Brain biomarker predicts compulsive drinking

Although alcohol use is ubiquitous in modern society, only a portion of individuals develop alcohol use disorders or addiction. Yet, scientists have not understood why some individuals are prone to develop drinking problems, while others are not. Now, Salk Institute researchers have discovered a brain circuit that controls alcohol drinking behavior in mice, and can be used as a biomarker for predicting the development of compulsive drinking later on. The findings were published in Science on November 21, 2019, and could potentially have implications for understanding human binge drinking and addiction in the future.

“I hope this will be a landmark study, as we’ve found (for the first time) a brain circuit that can accurately predict which mice will develop compulsive alcohol drinking weeks before the behavior starts,” says Kay Tye, a professor in the Systems Neurobiology Laboratory and holder of the Wylie Vale Chair. “This research bridges the gap between circuit analysis and alcohol/addiction research, and provides a first glimpse at how representations of compulsive alcohol drinking develop across time in the brain.”

Full story at Science Daily

What to know about delirium

Delirium is a sudden change in a person’s mental function, which includes their ways of thinking and their behavior or level of consciousness. This change often affects memory and concentration.

Medical professionals do not yet fully understand delirium, but it seems to have an association with older age, alcohol withdrawal, and certain medical conditions.

In this article, we discuss different types of delirium and their associated symptoms. We also talk about delirium’s possible causes and risk factors. Finally, we cover diagnosis, treatment options, and when to see a doctor.

Full story at Medical News Today

A peek into opioid users’ brains as they try to quit

Lying inside a scanner, the patient watched as pictures appeared one by one: A bicycle. A cupcake. Heroin. Outside, researchers tracked her brain’s reactions to the surprise sight of the drug she’d fought to kick.

Government scientists are starting to peek into the brains of people caught in the nation’s opioid epidemic, to see if medicines proven to treat addiction, like methadone, do more than ease the cravings and withdrawal. Do they also heal a brain damaged by addiction? And which one works best for which patient?

They’re fundamental questions considering that far too few of the 2 million opioid users who need anti-addiction medicine actually receive it.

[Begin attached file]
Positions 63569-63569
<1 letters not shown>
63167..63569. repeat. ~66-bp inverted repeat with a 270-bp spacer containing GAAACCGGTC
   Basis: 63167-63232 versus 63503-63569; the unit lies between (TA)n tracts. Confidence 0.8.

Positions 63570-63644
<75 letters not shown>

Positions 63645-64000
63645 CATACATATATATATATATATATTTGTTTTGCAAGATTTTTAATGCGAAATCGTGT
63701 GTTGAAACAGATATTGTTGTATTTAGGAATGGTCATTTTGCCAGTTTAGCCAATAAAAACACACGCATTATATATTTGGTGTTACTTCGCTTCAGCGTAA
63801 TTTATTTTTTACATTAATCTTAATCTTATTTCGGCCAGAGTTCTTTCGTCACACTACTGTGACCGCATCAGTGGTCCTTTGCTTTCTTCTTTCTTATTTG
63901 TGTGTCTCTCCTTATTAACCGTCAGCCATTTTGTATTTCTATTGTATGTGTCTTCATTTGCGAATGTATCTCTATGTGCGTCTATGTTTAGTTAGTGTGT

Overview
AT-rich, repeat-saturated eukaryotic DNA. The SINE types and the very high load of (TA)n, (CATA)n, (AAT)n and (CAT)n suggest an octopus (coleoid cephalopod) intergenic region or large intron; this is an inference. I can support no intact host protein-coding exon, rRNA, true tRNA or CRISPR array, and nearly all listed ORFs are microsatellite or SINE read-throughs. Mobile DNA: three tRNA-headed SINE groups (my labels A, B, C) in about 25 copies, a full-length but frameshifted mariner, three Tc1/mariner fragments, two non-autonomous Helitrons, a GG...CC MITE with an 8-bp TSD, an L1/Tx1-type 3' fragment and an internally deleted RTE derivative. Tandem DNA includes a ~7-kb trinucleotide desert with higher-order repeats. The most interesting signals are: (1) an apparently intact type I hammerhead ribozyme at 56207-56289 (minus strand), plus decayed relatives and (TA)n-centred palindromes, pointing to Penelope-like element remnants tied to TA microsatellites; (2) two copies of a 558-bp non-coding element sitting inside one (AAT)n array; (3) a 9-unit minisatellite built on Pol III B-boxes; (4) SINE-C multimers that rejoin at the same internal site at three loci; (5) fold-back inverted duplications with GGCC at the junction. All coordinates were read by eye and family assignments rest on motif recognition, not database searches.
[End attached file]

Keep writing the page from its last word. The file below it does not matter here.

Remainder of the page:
Full story at Medical Xpress

Early life exposure to nicotine alters neurons, predisposes brain to addiction later

Neonatal exposure to nicotine alters the reward circuity in the brains of newborn mice, increasing their preference for the drug in later adulthood, report researchers at University of California San Diego School of Medicine in a study published “in press” April 24, 2019 in Biological Psychiatry.

A UC San Diego School of Medicine team of scientists, headed by senior author Davide Dulcis, PhD, associate professor in the Department of Psychiatry, with colleagues at Veterans Affairs San Diego Healthcare System and Michigan State University, found that exposure to nicotine in the first few weeks of life (through maternal lactation) induced a variety of long-term neurological changes in young mice.

Specifically, it caused a form of neuroplasticity that resulted in increased numbers of modified neurons in the ventral tagmental area (VTA) of the brain following nicotine re-exposure as adults. These neurons displayed a different biochemistry than other neurons, including greater receptivity to nicotine and a greater likelihood of subsequent addictive behavior.

Full story at Science Daily

‘Mediterranean diet may protect against depression symptoms’

Evidence indicates that following a Mediterranean-style diet, rich in fruit, vegetables, nuts, and cereals, can bring many health benefits, including protection against cardiovascular and metabolic problems. Now, a study also presents a link between this diet and a lower risk of depression later in life.

Mediterranean diets feature meals that are high in vegetables, legumes, nuts, fruit, whole grains, with less fish, dairy, and poultry-based foods, and as little red meat as possible.

Moreover, people who follow Mediterranean-style diets use olive oil for cooking, which is a good source of monosaturated fat.

Full story at Medical News Today